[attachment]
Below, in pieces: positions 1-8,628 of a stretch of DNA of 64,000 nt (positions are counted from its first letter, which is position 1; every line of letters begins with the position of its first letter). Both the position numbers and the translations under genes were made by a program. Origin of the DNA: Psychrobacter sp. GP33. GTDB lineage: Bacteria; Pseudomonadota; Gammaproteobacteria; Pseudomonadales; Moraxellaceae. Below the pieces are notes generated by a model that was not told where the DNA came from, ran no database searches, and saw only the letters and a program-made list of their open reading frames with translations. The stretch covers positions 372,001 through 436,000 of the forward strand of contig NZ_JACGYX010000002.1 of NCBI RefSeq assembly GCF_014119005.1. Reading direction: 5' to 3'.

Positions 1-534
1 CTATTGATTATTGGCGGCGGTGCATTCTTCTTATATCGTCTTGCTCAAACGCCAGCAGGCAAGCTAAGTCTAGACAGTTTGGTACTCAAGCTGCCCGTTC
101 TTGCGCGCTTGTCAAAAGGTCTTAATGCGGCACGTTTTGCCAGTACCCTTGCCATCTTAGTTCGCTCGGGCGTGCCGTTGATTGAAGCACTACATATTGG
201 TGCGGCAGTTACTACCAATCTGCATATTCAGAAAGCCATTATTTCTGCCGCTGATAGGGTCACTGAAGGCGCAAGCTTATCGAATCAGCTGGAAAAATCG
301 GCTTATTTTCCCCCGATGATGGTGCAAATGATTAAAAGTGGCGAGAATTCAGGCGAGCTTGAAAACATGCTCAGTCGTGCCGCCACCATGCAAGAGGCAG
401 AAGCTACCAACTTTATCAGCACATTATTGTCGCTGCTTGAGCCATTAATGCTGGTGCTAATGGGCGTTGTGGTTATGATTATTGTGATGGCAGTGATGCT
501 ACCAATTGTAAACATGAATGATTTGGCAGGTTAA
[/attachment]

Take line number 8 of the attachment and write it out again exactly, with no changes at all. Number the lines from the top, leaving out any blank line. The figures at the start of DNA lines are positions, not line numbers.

501 ACCAATTGTAAACATGAATGATTTGGCAGGTTAA